The Giants are scary, they draft, develop, and spend … they can shut you down with their pitching and bullpen, but they also seem to know when to capitalize on mistakes. In our recent series against them, it felt like the Mets actually played well, and yet, one little mistake and forget it, the Giants snatch the win in a blink. it may actually be too early to judge whether our efforts to be like the Giants bear fruit. A tradition isn’t built overnight. Part of the strategy involves more than just putting great pitchers on the mound in the majors, it also involves accumulating the “collateral” to make trades, allowing you to pursue players like Carlos Beltran. The Mets have not exactly established pitching dominance at the major league level — although they are trending in that direction — but they also haven’t moved into the “trade for bats” phase. For all of Alderson’s talk about accumulating collateral, they have been sitting on that collateral since they came to town. Even the one piece they did trade (Colin McHough) is starting to look questionable.

Finally there’s the team across the bay. Oakland, the team that gave Sandy Alderson his start, with his disciple, ex-Met farm hand Billy Bean running the show (although I am sure there was a “Ha HA! Who is the Master now old man??!” moment at some point). The A’s, really since Sandy Alderson’s pivotal run as GM, have enjoyed perhaps the most sustained stretch of success, contending at times out of nowhere, season after season with an off-year here and there. They scout the high minors’ “almost ML ready” players aggressively and trade for those players aggressively. They also keep their minors stocked with pitching at the lower levels, developing a steady stream of ace caliber pitchers. Their prospects aren’t too shabby for 2014 either.

The Mets have reached a watershed moment in the context of their current approach. They are primed for trades having established a strong minor league pitching base but have not pursued any significant talent acquisitions, their payroll has been overhauled following the expiration of numerous cumbersome contracts but the team continues to spend less and showed mixed (at best) results with their recent foray into free agency.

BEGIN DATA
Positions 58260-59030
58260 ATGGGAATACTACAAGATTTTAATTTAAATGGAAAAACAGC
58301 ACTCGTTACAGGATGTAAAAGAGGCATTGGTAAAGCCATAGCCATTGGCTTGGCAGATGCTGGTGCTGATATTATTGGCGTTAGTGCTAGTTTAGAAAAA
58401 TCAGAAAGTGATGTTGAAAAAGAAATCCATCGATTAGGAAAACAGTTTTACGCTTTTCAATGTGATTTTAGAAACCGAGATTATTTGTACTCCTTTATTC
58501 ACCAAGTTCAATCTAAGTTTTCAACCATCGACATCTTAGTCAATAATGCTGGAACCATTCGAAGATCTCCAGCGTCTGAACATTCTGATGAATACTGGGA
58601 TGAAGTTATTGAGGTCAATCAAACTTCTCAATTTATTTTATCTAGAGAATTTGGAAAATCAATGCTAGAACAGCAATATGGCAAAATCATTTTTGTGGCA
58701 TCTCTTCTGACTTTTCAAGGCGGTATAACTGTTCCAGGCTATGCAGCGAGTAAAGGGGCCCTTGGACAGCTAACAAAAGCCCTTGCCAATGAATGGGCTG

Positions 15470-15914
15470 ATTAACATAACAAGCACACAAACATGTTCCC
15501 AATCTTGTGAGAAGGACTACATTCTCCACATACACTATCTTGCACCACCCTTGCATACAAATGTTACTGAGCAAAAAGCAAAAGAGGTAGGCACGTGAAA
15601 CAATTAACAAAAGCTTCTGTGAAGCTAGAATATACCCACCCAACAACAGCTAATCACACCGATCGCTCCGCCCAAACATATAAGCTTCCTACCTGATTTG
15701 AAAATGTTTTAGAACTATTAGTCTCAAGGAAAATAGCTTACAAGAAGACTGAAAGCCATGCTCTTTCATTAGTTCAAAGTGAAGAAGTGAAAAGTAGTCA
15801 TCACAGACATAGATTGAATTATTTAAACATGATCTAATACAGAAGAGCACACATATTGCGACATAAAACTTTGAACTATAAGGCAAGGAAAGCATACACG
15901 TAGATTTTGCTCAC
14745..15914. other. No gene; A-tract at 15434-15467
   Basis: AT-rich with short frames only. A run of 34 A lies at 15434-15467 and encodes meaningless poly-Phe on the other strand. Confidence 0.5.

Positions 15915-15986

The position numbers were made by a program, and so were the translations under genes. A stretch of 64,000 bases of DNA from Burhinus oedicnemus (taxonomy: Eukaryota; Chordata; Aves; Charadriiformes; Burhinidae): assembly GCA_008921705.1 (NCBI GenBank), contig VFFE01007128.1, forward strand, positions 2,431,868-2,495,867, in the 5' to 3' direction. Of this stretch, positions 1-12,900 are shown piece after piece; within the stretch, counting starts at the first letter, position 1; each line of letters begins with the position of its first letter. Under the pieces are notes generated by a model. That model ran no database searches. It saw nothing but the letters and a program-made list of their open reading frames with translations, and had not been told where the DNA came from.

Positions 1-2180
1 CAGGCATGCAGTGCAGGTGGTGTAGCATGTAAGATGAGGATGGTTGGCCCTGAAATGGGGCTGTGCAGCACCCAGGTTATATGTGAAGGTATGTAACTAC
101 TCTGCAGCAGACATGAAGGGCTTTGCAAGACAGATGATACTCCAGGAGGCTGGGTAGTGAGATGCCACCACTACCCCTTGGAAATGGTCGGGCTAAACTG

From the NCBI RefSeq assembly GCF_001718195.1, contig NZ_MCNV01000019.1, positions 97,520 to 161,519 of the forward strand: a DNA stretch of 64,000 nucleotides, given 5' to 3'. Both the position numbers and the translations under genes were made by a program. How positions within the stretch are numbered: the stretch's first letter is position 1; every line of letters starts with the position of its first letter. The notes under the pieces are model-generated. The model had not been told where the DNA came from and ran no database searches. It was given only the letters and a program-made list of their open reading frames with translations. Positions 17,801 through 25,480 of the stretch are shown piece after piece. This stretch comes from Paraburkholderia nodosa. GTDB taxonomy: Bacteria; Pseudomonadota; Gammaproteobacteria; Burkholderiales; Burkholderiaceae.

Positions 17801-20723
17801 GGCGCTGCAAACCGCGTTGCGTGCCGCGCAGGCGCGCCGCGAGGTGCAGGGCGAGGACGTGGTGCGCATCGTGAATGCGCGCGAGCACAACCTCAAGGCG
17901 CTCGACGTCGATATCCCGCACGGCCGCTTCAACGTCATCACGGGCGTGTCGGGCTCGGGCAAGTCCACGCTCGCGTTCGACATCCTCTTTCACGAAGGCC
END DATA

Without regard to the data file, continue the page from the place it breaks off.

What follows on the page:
It doesn’t look like the Mets will be spending any time soon, so they basically have a choice, they can either be like the A’s or the Padres. On one end of the spectrum you have the masterful wheeling and dealing on a shoestring of the Oakland A’s, on the other end you have the Padres, overly dependent on fragile prospects who more often than not aren’t good fits in their home ballpark … sound familiar?

The Padres, the A’s, and the Mets are all in the bottom third for spending. Unlike the A’s the Padres have not really been able to find a successful formula. The Mets, as currently constructed, are more like the Padres than the A’s because, like the Padres, we’ve been conservative in dealing talent from our minor league systems. It’s almost like this Mets front office is afraid of turning in a stinker, so they stand pat. I hope that’s not the case, because it would essentially neutralize one of the most important parts of the A’s (and to a lesser degree the Giants) formula … what good is all the pitching if you never trade for bats?

Something has to give. The Mets are loaded with pitchers, and are at (hopefully) a low point in their payroll, our GM’s contract is expiring soon. This is NY, we all know the deal, you want more fans? Win. Alderson and the NY Media have been running with a “now is the time” storyline for the Mets in 2014 but the results haven’t been there. We can add talent, we can add offense but the prospect of doing so without adding even a smidgen of payroll is unlikely, so, again welcome to San Diego east.

In the end, the Mets front office is going to wallow perpetually in a sort of almost there but not quite place until one of two things happen, they add a reasonable 10 – 15 million to their current payroll, allowing them to add a couple more decent free agents to the mix or perhaps one more big one, or they can loosen the purse strings on that minor league collateral and start making some trades. Whatever happens has to happen soon because for Sandy, his time is just about up, and the remarkable patience of a remarkable NY fanbase that has already been lied to and placated too often, is fed up enough to stay home.

Spend or Trade… Do something.

Don’t just stand there staring down the middle at a 3-1 fastball. Please, we don’t want to be the Padres…

About Matt Balasis 151 Articles
A Met fan since August 1969 when the Red Cross placed my family on the 6th floor of a building in Willets Point because of a fire. I could see Shea from our balcony. I missed the fall of 86 because I was in Boot Camp and I've been serving penance ever since in Minnesota. I write about the Mets to share with a tradition that made much of my childhood worthwhile. Follow me on twitter: